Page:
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An Analysis of the techniques of the techniques used by journalists to influence the readers' opinions and thoughts

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Media Coursework An Analysis of the techniques of the techniques used by journalists to influence the readers' opinions and thoughts Today news can be reported in a variety of different ways: television, websites, radio, but the main method for communicating the new is in newspapers. There are two main types of newspaper: tabloid and broadsheet. A tabloid newspaper reports a wide variety of subjects including gossip and entertaining news. Examples of tabloid newspapers are The Sun, The Daily Mail, and The Daily Star. Tabloids usually use bold lettering and photos to accompany their main articles. Another technique used by some tabloid newspapers is portraying evocative photographs of women on the front page in order to encourage men to buy their papers. Broadsheet papers were traditionally sold to businessmen, as they contain shares and stock values. There is more international news in the broadsheet and it is clearly organised in columns with smaller headlines and smaller text. They can contain political cartoons, and many use sophisticated, formal vocabulary. Examples of broadsheet papers are: The Guardian and The Telegraph. Each paper may have a political view for example; The Guardian has a left wing view and reflects the ideas of the Labour Party. ...read more.


The writer (Kim Sengupta) does not put forward his own point of view in this article. Quotes from MPs and Police members are used, and they put forward their opinions. As they have opposing views to each other. Sengupta has tried to include arguments from both sides. This is an effective technique, because it lets the readers make up their own mind about the subject. Although there are only two main stories, the writer has organised them into three sections. Section one consists of paragraphs one to four and deals with the victim's own view on the debate. Pc Dunne believed that the police force should be armed "What use is a stick against bullets?" Section two includes paragraphs five to nine and discusses Pc Dunne's life, and then leads on to his murder. In the first part, it includes background information on Pc Dunne: "quit teaching to become a policeman three years ago." It then deals with his "tragic" murder and includes colloquial, informal language. Section three contains paragraphs ten to twelve. This includes the discussion on whether the police force should be armed or not. ...read more.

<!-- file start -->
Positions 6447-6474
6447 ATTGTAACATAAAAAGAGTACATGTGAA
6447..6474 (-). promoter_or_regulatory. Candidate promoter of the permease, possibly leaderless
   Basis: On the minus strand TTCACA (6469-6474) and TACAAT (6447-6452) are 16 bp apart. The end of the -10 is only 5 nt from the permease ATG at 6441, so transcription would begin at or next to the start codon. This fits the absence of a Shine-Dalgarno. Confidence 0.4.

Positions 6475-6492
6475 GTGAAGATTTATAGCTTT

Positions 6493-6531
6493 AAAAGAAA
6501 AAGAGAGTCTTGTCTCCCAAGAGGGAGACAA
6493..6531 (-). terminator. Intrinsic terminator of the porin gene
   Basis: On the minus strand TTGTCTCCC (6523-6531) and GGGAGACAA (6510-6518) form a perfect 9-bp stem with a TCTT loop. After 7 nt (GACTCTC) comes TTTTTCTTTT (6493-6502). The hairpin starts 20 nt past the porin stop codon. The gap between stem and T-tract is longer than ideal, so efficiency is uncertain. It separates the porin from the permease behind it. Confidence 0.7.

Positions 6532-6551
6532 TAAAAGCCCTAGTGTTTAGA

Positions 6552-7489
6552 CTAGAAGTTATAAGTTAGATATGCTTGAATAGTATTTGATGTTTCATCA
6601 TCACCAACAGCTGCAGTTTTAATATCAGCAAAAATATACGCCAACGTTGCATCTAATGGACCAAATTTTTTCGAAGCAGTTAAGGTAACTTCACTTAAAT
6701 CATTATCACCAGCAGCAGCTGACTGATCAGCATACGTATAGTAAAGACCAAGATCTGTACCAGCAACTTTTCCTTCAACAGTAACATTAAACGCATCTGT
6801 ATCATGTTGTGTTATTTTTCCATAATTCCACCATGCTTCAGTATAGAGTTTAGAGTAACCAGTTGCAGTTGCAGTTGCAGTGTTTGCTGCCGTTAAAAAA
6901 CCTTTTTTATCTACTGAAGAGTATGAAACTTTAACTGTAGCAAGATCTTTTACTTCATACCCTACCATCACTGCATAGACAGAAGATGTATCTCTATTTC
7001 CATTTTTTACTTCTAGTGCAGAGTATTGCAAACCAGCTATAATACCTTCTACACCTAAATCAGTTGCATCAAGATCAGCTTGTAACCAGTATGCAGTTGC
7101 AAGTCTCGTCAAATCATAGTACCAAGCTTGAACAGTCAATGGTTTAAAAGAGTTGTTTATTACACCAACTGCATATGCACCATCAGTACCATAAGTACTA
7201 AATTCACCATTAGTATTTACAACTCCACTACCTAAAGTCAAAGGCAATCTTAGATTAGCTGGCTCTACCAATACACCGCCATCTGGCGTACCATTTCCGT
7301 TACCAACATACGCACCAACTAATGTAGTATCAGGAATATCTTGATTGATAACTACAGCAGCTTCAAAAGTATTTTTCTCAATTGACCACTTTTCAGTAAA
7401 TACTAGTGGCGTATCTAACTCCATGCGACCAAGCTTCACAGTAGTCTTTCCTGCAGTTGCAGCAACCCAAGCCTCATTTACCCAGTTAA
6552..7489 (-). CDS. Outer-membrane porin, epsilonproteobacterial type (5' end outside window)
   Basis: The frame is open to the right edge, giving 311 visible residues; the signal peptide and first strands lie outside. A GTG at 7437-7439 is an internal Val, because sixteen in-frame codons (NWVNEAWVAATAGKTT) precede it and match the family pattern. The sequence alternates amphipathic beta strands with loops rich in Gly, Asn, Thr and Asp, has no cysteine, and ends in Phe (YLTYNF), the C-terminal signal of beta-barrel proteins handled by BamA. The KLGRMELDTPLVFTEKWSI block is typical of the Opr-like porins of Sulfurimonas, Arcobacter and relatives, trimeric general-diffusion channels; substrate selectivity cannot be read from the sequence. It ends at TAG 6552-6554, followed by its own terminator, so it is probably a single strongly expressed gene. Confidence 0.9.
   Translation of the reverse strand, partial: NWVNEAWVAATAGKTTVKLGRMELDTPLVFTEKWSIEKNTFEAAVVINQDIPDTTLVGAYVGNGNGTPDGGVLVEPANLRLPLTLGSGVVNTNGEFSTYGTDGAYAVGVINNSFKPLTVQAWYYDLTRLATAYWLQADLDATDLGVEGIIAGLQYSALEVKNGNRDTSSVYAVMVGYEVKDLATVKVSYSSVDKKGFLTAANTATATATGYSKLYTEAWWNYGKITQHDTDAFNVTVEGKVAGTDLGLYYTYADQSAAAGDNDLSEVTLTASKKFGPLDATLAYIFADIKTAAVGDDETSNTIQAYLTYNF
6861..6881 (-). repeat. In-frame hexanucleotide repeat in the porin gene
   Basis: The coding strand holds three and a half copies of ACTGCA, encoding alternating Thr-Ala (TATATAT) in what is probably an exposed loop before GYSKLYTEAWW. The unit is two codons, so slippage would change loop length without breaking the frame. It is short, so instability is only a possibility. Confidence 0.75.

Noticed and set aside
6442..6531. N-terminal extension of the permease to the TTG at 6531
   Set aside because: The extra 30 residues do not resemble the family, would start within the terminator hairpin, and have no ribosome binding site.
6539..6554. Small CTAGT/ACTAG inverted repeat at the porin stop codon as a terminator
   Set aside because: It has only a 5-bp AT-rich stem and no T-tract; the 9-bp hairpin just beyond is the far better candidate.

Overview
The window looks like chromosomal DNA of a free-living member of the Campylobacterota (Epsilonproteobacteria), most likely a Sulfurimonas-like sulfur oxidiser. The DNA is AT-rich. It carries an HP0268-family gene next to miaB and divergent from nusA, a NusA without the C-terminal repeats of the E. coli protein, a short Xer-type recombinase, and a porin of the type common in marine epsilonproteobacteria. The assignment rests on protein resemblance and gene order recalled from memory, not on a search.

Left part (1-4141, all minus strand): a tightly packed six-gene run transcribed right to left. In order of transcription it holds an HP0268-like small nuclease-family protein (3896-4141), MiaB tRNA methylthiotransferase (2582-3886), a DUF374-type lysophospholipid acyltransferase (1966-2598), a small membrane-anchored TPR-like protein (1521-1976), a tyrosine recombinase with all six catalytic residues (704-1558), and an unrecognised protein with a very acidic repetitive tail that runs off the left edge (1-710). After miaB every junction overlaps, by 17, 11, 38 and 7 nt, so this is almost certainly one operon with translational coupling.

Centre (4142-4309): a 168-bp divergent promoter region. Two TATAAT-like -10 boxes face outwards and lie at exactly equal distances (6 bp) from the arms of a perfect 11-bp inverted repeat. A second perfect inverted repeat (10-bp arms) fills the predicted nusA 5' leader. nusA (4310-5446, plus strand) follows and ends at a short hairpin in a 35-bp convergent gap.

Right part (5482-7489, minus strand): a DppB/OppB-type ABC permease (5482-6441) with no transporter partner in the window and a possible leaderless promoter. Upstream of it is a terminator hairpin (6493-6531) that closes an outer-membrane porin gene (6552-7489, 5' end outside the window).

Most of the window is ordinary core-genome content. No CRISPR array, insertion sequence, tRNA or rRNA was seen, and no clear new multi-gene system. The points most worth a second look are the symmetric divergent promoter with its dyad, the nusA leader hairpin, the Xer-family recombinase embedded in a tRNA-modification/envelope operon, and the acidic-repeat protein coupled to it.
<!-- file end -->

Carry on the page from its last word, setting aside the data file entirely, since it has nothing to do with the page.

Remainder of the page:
Also, the words differ from the expressions used in article one; they are not used in order to evoke sympathy from the reader or to create a dramatic atmosphere. The phrases used to describe the manner in which Pc Dunne died are blunt and straight to the point: "the killing" and "shot". This is in contrast to article one, where the words were exaggerated and embellished. The writers use a combination of sentence structures in this article. For example there are many complex sentences e.g. in paragraph one, and some simple sentences e.g. in paragraph nine. The writers also use a variety of complex punctuation. For example, colons, semi colons, commas, exclamation marks and full stops. Sophisticated vocabulary is used in this article. These include: "indiscriminately", "lucrative", "and derivative". The language is more formal, and less exaggerated than in article one. Also it is factual, and helps to provide a descriptive account of the murder and the other key issues. I think that article two is more effective than article one. I believe this as it reports the facts in a detailed, well-researched manner. Unlike in article one, it doesn't include words to directly affect the reader; we are just informed about what is important. In comparison to article one, it contains more sophisticated, but not exaggerated, vocabulary. ...read more.

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